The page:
5.2.2 Financial provision
Financial provision for promotion and education can be made in the contract price schedule as a
provisional sum to be expended on the instruction of the Council. The Contractor may not
necessarily be called upon to provide these services. This will ensure that there is funding
available for education and promotion for the duration of the contract and that this is not
‘removed’ during Council’s annual budgeting process.

5.2.3. Content
Often advertising, education and promotion of recycling services reaches beyond its target area.
This can confuse residents of adjacent areas that have different recycling procedures. Simplicity,
consistency and predictability are expected by residents and visitors to an area in order for them
to support recycling services. Education and promotion should follow the principle of providing
clear information that explains simple, essential and convenient tasks. It should also be sustained
and aimed at achieving community involvement and buy-in.

Consideration is needed for developing national standards that outline criteria for kerbside
presentation of materials, types of materials collected, receptacle used in order that as much
material is recovered as possible from the waste stream.

5.3    Licensing
Councils may use bylaws to regulate collectors and facility operators through licensing to ensure
Contractor quality standards are maintained and waste stream information is provided.

6       Evaluation
6.1     Pre-tender meeting
Pre-tender meetings may be used to assist in defining the scope of services or for the
dissemination of information. They can be beneficial to communicate the objectives of the
services to the tenderers (see section 3.1). Often pre-tender meetings have limited benefit unless
they are held on a one on one basis because prospective tenderers are reluctant to share
information that may be used by the Principal in a Request for Tender.

6.2    Evaluation Plan
An evaluation plan is essential to ensure that the appropriate factors are considered when
comparing potential service providers. An evaluation plan is also evidence of the evaluation
procedure followed in the event of any legal challenge to the outcome.

The plan should outline details of:

   • Tender evaluation team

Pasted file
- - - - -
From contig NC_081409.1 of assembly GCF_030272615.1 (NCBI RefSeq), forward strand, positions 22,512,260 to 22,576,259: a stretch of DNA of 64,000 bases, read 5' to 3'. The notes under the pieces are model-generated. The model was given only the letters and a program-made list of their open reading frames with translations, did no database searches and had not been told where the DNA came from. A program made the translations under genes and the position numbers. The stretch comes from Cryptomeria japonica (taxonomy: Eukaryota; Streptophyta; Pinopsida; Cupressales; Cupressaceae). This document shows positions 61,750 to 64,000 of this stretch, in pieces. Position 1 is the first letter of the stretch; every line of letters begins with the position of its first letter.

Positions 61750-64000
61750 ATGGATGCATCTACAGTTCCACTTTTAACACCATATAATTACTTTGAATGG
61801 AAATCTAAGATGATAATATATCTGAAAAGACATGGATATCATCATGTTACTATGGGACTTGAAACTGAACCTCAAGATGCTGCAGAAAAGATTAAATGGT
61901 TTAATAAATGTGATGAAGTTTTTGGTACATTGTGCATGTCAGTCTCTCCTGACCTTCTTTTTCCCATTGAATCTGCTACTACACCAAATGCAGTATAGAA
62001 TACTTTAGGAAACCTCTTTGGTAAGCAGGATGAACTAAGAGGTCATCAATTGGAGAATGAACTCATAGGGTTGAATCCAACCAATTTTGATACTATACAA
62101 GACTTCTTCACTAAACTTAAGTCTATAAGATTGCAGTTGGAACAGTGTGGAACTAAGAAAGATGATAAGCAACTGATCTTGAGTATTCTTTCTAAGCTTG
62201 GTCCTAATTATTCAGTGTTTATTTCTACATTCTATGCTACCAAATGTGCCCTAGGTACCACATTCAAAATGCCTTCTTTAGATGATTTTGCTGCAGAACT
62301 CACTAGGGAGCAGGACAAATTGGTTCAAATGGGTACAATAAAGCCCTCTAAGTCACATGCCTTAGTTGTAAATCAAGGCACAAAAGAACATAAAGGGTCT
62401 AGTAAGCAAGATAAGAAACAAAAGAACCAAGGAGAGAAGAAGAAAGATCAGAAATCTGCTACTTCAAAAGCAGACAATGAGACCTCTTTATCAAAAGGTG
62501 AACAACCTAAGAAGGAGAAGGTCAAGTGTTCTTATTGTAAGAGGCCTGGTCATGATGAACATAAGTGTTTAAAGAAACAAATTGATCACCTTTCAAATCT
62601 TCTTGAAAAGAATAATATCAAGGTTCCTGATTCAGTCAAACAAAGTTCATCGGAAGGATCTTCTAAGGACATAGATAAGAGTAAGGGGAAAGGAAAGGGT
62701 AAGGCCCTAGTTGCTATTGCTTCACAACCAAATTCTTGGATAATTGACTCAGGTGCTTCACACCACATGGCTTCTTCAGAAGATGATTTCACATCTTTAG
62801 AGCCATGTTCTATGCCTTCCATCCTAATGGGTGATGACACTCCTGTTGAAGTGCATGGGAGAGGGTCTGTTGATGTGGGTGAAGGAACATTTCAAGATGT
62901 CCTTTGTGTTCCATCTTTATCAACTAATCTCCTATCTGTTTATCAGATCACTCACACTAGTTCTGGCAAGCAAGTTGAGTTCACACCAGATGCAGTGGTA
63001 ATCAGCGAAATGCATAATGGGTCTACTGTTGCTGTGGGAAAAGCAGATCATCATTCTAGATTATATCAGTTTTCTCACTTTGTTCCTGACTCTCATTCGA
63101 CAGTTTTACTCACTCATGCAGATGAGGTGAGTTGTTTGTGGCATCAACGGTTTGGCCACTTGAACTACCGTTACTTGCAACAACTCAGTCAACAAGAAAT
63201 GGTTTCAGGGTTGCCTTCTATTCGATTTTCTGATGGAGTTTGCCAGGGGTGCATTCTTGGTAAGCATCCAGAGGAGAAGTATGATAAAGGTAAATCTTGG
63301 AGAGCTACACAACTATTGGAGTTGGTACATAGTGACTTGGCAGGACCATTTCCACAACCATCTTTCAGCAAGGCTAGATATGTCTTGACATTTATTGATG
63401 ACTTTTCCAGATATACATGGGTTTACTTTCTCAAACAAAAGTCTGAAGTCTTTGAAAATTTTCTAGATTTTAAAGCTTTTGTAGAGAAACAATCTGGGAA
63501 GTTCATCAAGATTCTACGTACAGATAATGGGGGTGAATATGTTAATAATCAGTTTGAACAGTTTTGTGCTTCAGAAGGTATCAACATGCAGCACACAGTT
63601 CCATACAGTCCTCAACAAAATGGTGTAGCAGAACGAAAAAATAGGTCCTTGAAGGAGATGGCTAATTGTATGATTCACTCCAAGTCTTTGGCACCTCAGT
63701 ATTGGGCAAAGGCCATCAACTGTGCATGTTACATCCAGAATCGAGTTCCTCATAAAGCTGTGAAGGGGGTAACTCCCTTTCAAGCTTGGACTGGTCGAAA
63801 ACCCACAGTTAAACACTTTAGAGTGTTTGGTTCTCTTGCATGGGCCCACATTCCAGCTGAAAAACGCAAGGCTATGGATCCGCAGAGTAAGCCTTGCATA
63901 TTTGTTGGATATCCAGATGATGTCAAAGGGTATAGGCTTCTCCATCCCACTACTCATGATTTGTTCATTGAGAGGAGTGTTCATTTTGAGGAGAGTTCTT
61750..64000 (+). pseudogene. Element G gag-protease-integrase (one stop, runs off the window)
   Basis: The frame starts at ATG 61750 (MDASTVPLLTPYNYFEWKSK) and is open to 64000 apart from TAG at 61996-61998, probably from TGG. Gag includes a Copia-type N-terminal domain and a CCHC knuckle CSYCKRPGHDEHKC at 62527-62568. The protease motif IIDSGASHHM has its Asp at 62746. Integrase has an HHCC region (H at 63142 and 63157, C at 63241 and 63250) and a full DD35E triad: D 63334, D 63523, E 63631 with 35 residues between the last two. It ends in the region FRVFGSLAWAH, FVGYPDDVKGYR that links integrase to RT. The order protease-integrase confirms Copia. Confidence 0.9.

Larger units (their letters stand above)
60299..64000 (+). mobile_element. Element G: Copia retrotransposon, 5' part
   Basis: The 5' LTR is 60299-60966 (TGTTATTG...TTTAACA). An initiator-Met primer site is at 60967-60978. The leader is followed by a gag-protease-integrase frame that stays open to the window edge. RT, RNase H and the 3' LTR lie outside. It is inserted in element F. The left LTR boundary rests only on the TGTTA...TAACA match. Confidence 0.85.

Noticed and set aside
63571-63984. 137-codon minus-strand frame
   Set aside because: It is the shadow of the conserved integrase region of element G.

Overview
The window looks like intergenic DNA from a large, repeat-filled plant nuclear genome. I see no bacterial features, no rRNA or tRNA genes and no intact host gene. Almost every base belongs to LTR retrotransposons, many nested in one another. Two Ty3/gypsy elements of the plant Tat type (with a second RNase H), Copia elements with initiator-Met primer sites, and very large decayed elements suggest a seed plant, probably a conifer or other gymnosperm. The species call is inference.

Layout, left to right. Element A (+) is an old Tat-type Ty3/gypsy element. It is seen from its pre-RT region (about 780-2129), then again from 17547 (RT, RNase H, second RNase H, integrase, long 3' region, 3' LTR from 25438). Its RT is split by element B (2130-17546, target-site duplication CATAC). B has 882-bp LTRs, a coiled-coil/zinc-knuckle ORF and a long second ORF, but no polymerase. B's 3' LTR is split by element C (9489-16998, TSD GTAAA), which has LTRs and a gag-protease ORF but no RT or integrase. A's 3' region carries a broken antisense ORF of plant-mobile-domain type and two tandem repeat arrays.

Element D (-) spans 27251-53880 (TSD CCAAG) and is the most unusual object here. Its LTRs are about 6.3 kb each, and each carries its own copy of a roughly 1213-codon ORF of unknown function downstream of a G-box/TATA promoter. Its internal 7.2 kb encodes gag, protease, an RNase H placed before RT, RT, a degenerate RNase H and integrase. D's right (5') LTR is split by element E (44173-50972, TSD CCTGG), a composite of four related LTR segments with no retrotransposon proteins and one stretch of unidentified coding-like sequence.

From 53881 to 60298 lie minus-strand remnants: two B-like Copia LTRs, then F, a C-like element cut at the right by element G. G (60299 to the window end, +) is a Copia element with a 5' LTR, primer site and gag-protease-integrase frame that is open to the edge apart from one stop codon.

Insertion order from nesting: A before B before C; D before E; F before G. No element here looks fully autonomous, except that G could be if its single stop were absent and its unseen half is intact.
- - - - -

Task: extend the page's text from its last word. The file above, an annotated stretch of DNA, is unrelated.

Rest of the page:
• Tender timetable
   • Tender opening procedure
   • Evaluation procedure, including weighting given to price and non-price attributes
   • Process for evaluating conforming, non conforming and alternative tenders
   • Negotiation process with preferred tenderers
   • Tender recommendation and reporting to Council
   • Award of contract
[Appendix to contain example of an Evaluation Plan]

A key aspect of evaluating tenders is the weighting of attributes. Attributes should be given a
weighting that reflects alignment with the objectives of the services. This will also provide clear
direction to tenderers as to what is important to the Principal. Often weighting for price is too
high, emphasising price at the expense of attributes that provide quality.

Appropriate time should be set aside to complete the evaluation process and ensure the best
service provider is chosen. Holding meetings with short-listed tenderers during the tender process
is beneficial to clarify aspects of their tender and meet key personnel. Organisations should
maintain flexibility to negotiate with short-listed tenderers around levels of service where
contracts are generally long term, have high public exposure and ongoing contract management is
critical. Evaluation scores can be revisited and finalised following these meetings. This can
decrease this risk of selecting a tenderer who will not perform the services as required.

Although not a waste industry document, the Transit New Zealand Tender Evaluation Training
Programme, August 2003 offers some relevant advice for tender evaluation.

7       Contract Form
7.1     Conditions of Contract
Conditions of contract used for waste management and recycling contracts may take several
forms. The conditions most widely used by Councils are NZS 3910(2003) - Conditions of
Contract for Building and Civil Engineering Construction. NZS 3910 has a traditional
construction and building focus and may have shortcomings for waste and recycling collections.
Not all Contractors are familiar with the conditions of NZS 3910, but with appropriate
amendments the conditions are acceptable.

Some Councils have preferred to develop their own contract conditions for waste management
and recycling services that are more appropriate for the particular situation.

7.2     Term
A five to seven year contract term is generally recommended for waste management and
recycling contracts.
[link Survey and audit of kerbside waste and recycling practices, Environmental Protection
Authority, South Australia, 2002]

The advantages of longer term contracts can be:

    •   where long-term certainty is required
    •   where the Contractor is required to invest in specialised and expensive equipment
    •   where the service scope is conceptually simple and unlikely to change
    •   where price advantages result
    •   the cost of contract creation or expensive plant is proportionally less

On the other hand, the advantages of short term contracts can be:

    •   a capacity for introducing change and retaining certainty of contract scope over time
    •   more exposure to competition
    •   more exposure to technology and other improvements.

Longer term contracts can also be awarded containing provision for either set review dates or
contractor/Principal initiated reviews at any time throughout the contract term. This is to allow
for technological changes that may occur during the term which either party may wish to
introduce to the services and encourages investment and upgrading of plant. A disadvantage of